The Struve Geodetic Arc Provides Precise Measurements of Our Planet

A cairn and a triangular measuring tower on the summit of Stuorrahanoaivi.


Although it has long been known that the sphere of our Earth flattens at the poles, its precise measurements were still uncertain in the early 19th century. More accurate data was needed to support co-ordinate systems as well as for military purposes. Baltic-German astronomer Friedrich George Wilhelm Struve and Russian Army General Carl von Teller received funding from Czar Alexander I and Prince Volkonsky to carry out their ambitious plan to establish a chain of survey triangulations on the western border of Russia. Swedish astronomers joined the effort later. Called the Struve Geodetic Arc, this triangulation chain extends from the Black Sea in the Ukraine to a point near Hammerfest, Norway.

258 Triangles and 265 Points in Ten Countries

Surveying for the Struve Geodetic Arc began in 1816 and was completed 39 years later. The chain consists of 258 main triangles, 265 main station points and 60 sub-station points. At the time of its founding, the Arc passed through Russia and Sweden. Today, however, its station points are found in ten countries: Norway, Sweden, Finland, Russia, Estonia, Latvia, Lithuania, Belarus, Moldova and the Ukraine.

The survey was an enormous undertaking. The Arc is nearly 3,000 kilometres long, and physical access to many of the locations was very poor at that time. Surveyors were forced to travel on foot, skis, horseback, reindeer and boats. There were no decent maps or aerial photos to help in defining the topography.  At the main station points, holes were drilled into the bedrock, filled with lead and topped by a brass plaque. Each and every measurement taken was painstakingly documented and published in a three-volume record of the survey.

Gaining World Heritage Site Status

The Struve Geodetic Arc was inscribed as a World Heritage Site in 2005. The Arc is the first World Heritage Site that passes through so many countries. The Struve Geodetic Arc differs from other World Heritage Sites in that it cannot actually be seen. Indeed, its importance has nothing to do with offering a spectacular sight to see - the Arc is an impressive scientific achievement and showcase of surveying prowess. The extremely precise survey results served a basis for future surveying work.

The inscribed site includes 34 of the original station points, six of which lie in Finland. In addition to Svartvira (now called Mustaviiri), which is located in the Pyhtää Archipelago in the eastern part of the Gulf of Finland National Park, the following Arc station points have been inscribed in Finland: Stuor-oivi (Stuorrahanoaivi) near the Norwegian border in the Tarvantovaara Wilderness Area, Avasaksa (Aavasaksa), Tornea (Alatornio Church) in Western Lapland, Puolakka (Oravivuori) in Korpilahti, and Porlom II (Tornikallio) in Porlammi, Lapinjärvi.

Mustaviiri, Aavasaksa and Stuorrahanoaivi

The station points Mustaviiri, Aavasaksa and Stuorrahanoaivi are in areas administered by Metsähallitus. The northernmost of these points is located on the "arm" of Finland at the summit of Stuorrahanoaivi, which lies close to the Norwegian border. The first station point at the summit was surveyed in 1850 and the second in 1852. Both were marked by crosses carved into the bedrock. At the end of the 19th century the second surveyed point was replaced with a more prominent center peg marker. There are no roads leading to Stuorrahanoaivi. A trail leading to Salvasjärvi is the closest route to the station point. From Salvasjärvi, it is another ten kilometres' hike to the station point. The station point can also be reached on an ATV trail that runs through Syväjärvi.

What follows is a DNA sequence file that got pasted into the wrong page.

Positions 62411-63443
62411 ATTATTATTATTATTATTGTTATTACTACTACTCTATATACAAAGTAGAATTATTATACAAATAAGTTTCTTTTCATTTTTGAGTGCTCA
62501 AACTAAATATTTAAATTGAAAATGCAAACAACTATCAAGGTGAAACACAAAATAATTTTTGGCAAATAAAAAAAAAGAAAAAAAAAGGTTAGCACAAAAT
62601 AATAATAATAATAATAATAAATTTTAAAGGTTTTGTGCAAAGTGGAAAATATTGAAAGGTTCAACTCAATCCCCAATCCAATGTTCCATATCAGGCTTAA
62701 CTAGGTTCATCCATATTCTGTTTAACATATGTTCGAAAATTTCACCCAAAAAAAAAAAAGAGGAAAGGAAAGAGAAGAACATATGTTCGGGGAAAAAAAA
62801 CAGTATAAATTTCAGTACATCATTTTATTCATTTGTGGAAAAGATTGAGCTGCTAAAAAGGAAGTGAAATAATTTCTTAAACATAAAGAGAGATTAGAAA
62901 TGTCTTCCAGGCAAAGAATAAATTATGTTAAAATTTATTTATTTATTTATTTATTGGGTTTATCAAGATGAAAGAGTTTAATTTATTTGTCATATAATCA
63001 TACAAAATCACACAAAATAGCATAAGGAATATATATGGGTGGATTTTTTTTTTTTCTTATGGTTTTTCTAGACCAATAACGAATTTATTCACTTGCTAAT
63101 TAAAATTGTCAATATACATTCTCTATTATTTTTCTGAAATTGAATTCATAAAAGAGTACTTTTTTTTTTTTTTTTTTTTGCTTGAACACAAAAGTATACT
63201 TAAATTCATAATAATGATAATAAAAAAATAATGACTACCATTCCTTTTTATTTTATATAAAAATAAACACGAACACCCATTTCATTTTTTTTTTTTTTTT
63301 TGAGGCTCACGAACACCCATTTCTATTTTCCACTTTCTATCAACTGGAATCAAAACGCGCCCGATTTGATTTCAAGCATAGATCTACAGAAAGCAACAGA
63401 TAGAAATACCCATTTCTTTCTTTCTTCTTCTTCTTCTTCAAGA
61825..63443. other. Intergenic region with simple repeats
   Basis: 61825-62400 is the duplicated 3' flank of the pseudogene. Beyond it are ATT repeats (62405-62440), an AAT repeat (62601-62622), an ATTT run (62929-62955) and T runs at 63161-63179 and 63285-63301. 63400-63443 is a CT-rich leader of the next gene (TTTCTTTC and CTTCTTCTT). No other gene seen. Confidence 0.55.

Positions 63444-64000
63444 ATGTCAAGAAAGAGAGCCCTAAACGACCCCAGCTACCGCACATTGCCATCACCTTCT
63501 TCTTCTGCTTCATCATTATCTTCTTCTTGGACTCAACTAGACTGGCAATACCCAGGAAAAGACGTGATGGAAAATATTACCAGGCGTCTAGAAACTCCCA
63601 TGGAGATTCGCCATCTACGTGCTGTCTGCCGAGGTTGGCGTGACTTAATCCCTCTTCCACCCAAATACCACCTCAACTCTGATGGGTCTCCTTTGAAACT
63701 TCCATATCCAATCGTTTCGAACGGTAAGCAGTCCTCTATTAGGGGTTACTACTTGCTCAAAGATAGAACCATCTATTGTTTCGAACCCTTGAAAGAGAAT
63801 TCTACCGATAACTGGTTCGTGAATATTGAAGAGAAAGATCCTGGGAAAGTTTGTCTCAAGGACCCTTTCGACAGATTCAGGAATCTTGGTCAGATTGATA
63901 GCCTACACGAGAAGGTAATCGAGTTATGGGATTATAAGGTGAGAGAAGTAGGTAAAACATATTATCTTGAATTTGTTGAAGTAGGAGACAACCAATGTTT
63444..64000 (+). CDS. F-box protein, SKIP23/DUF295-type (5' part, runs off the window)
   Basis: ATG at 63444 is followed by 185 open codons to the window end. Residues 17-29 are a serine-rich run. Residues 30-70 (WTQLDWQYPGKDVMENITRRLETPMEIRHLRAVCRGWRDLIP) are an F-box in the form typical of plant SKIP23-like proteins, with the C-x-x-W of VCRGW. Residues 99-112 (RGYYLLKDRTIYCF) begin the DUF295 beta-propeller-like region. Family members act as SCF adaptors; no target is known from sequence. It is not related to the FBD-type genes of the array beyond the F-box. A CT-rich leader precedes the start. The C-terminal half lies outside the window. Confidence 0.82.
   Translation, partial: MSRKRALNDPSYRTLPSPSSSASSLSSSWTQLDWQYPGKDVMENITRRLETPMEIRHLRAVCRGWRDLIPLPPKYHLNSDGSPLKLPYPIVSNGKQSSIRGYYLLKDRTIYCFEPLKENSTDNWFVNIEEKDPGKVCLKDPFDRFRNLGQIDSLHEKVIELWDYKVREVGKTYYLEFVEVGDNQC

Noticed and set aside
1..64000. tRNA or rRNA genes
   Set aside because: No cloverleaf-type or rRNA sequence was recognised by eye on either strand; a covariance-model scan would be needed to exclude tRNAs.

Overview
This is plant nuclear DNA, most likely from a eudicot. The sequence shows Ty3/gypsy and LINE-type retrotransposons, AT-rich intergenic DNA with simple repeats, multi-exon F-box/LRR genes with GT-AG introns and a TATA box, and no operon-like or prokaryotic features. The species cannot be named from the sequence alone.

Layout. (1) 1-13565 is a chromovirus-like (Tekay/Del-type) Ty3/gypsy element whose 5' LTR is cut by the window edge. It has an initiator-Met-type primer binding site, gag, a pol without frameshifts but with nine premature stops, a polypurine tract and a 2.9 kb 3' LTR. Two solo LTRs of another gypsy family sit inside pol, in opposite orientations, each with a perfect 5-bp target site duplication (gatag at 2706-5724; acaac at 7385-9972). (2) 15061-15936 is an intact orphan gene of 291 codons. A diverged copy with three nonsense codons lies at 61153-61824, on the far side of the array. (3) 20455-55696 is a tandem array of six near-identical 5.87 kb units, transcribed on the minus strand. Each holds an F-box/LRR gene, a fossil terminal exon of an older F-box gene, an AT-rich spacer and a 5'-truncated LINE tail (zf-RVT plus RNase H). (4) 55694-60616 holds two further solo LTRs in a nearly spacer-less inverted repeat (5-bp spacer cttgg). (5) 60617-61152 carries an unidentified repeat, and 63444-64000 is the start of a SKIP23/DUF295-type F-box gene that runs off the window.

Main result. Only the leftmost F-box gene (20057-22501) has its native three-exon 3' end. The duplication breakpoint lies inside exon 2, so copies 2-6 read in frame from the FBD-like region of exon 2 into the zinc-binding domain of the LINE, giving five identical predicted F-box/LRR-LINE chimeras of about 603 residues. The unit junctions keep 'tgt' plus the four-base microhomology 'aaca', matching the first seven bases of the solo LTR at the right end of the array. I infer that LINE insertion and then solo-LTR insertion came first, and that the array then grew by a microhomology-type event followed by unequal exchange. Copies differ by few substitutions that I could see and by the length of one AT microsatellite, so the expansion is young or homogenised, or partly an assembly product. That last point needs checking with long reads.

A viewing tower on the summit of the Aavasaksa-fell. The measuring point of the Struve Geodetic Arc is located beneath the tower.

The Aavasaksa station point was set in 1845 on a fell summit site with the best vantage point and marked by carving a cross in the bedrock. Unfortunately, the original marker was covered by an observation tower built in 1969. The shape of the Earth was surveyed at Aavasaksa in the 1730s, when French astronomer and mathematician Pierre Louis Moreau de Mapertuis and his expedition surveyed the area. The Aavasaksa summit can be reached by car.

Mustaviiri, which is located in the eastern part of the Gulf of Finland National Park, is found on a small, rocky islet. The station point is marked by a small hole approximately the size of a matchbox drilled into the bedrock. It is Finland's southernmost World Heritage Site station point. It was surveyed in 1833. The Mustaviiri station point can be reached by a trail from the harbour.

Mustaviiri and Stuorrahanoaivi were made main station points in surveys conducted for the Struve Geodetic Arc.

There are dozens of Arc station points not included in the World Heritage Site; a total of 83 were surveyed in Finland. One might try to locate these station points at, for example, the Ala-Penikka hill in Simos, at Hiukkavaara in Oulu or Kylmäkangas in Kuhmoinen. Even though these are not part of the World Heritage Site, they are also protected under the Antiquities Act.

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